What To Do If Your Airline Goes Bust
Airline Gone Bust? What Are Your Rights?
In the last sixteen years, holidaymakers have enjoyed a newly found freedom and unprecedented choice in holidays thanks to the low cost airlines and the internet.
Searching the net for the best deals on flights and accommodation became popular, unsurprisingly so, as this is a highly flexible and convenient way of arranging a holiday. So far so good. But what happens when things go wrong?
Recently independent tour operator Goldtrail Travel Ltd went into administration leaving 16,000 stranded and 50,000 without dashed holiday hopes and even more recently Kiss Flights operator ceased trading too.
Whatever their reason, for holiday makers this means chaos and misery. This is especially true for the thousands of holidaymakers who travelled with XL last year and booked Flyglobespan without any ATOL protection (Air Travel Organisers Licensing) and may well be stranded abroad.
So what are your rights when an airline goes bust?
I booked through a Travel Agent/Tour Operator
All tour operators and travel firms selling air holiday packages in the UK are legally bound to hold an ATOL. This means that if a travel company, airline or hotel goes bust, help is at hand to get you home or if you can't travel you will get a refund.
So, travellers that booked their flight and accommodation as a package through an ATOL/ABTA or AITO bonded agent or operator will find that they are covered for the worst and that the CAA (Civil Aviation Authority) will be responsible for getting you home.
Passengers will either get a full refund, or if they are already abroad, they can continue enjoying their holiday with the peace of mind that ATOL will be sorting out their homeward bound travel plans.
But consumers should be aware if they are booking only flights from a travel agent even if they ARE ATOL-protected. If you purchase a scheduled flight and are given either an e-ticket or paper ticket immediately or within 24 hours of the airline going bust, you will not be covered and the travel company is not legally bound to refund or repatriate you.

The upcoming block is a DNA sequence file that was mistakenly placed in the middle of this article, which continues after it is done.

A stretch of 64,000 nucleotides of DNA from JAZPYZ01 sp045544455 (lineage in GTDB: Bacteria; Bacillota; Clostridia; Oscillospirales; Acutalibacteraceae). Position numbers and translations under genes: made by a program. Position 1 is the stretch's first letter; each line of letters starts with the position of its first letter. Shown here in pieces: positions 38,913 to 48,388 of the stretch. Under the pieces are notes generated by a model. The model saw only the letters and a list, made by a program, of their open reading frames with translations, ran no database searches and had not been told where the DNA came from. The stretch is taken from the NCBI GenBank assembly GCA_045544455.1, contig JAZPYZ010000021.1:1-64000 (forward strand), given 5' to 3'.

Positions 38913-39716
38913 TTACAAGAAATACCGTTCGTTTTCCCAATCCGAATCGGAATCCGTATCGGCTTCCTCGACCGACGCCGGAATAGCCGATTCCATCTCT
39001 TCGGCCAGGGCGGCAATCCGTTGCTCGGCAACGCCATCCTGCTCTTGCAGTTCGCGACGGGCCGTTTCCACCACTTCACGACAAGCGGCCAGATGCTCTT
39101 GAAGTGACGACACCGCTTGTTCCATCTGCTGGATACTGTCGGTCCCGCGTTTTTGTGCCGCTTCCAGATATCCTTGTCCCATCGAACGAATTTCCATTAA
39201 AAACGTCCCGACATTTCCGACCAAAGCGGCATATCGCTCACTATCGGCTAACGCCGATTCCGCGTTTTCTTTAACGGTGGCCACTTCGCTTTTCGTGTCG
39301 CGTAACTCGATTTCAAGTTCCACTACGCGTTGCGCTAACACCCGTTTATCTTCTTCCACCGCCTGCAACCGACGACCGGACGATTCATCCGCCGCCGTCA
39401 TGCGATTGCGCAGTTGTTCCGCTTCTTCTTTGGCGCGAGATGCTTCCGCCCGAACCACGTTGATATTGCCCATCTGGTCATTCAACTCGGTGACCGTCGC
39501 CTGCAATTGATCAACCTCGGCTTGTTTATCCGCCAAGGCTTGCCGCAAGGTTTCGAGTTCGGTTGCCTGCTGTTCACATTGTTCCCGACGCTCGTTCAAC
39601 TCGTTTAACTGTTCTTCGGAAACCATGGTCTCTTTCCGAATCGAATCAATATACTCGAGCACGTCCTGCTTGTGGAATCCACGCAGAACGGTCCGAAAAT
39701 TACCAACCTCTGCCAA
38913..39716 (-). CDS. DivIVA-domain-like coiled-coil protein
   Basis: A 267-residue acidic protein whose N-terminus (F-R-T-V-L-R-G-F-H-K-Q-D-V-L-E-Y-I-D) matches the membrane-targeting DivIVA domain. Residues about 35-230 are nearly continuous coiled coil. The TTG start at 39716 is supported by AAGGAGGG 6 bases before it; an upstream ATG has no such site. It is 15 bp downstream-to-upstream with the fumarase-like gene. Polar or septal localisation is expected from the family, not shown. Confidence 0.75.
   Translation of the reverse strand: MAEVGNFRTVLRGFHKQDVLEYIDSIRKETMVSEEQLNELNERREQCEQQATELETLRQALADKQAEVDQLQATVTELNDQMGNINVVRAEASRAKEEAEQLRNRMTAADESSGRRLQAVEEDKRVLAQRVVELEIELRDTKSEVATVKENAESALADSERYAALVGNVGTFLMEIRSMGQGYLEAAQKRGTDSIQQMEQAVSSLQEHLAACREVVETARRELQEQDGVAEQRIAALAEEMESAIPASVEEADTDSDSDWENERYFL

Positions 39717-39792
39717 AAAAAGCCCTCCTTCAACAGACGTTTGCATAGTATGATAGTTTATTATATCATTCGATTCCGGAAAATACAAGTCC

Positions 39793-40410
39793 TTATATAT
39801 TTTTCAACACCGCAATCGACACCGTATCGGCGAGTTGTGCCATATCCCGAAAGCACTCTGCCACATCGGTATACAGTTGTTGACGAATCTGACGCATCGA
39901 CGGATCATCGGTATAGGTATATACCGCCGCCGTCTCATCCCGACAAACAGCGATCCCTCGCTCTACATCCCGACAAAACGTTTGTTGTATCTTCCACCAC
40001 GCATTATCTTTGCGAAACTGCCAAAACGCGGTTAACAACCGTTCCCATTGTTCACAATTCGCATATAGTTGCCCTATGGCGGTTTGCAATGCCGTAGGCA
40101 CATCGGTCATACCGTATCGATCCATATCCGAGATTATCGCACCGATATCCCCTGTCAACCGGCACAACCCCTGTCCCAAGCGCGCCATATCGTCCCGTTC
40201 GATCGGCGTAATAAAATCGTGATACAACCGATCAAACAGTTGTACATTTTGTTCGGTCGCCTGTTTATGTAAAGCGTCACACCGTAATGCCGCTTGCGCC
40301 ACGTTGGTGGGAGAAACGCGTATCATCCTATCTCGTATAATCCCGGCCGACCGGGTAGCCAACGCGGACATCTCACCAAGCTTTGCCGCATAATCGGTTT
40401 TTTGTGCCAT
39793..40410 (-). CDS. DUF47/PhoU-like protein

I booked through a travel agent or third party website
Protection depends on whether or not the agent has ATOL (Air Travel Organisers License ) bonding. If they are, you are entitled to a full refund but its not clear-cut. Some agents will only refund the cost of the flight if it was booked in conjunction with a hotel (in effect it became a package). Request for refunds for flight-only bookings may fall on deaf ears.
I booked my flight online via the airline's own website with a credit card
If you paid using a credit card, you are probably protected under the Consumer Credit Act, as long as the transactions is over £100, but it depends on the card issuer. Contact your card provider or bank and they will send you a claim form. You will need to provide evidence that your flight was cancelled.
So if you are not due to fly yet you must wait and see whether the administrators can get the planes flying once more.
However, there is no provision to cover the costs of getting home.
I booked my flights online via the airline's own website with a debit card
If you paid using a Visa or Maestro Debit card you may be protected on transactions over £100. You will have to check that your individual bank has signed up to the 'chargeback' procedure. However non-visa debit card payments will have no such protection.
Travel Insurance - Does it assist in getting a refund?
Unlikely. If you have stipulated this as a condition of your insurance you will be okay. Standard travel insurance policies, generally, won't have this provision.
Does Travel Insurance cover a package holiday?
Travel Insurance policies tend to favour package holidays over stand alone flight bookings when the firm goes bust. But it is worth checking. Your travel insurer will tell you to go to ATOL first.
Does Travel Insurance cover scheduled flight only travel?
It is not safe to assume that your travel insurance will cover airline insolvency. If the policy contains SAFI, then you are covered, but this is hardly ever the case.
Should I go ahead and book another flight, stay at my hotel and chase down the cost of the original flight later? Or should I wait for my refund to come through first?
If you are travelling quite soon, then go for it. Consumer Credit Act refunds can take several weeks and the same applies to travel insurance claims. So buy now and chase claims later.
Have you got a question not answered above? Leave a comment below.
Comments1 | 2
Add Your Comment
Related ItemsAgent Prosecuted
Floods and cyclone devastate tourism to Fiji: check before travel
Letter from BAA
BA/Virgin Price-Fixing Settlement:
CAA Payout to Non Atol Claimants
Car Accidents Abroad
Minimise Rape Overseas
Are You Entitled to Airline Compensation?
Foreign Office Launches LOCATE
US Couple Arrested For Stealing Scores Of Luggage
Woman Delays Flight With Bomb Scare
Internet bookers win protection for travel plans
Heathrow Airport experiencing immigration queues of two-and-a-half hours
Advice For Passengers Grounded By ScotTravel Collapse
Faroe Islands helping hand in Jakarta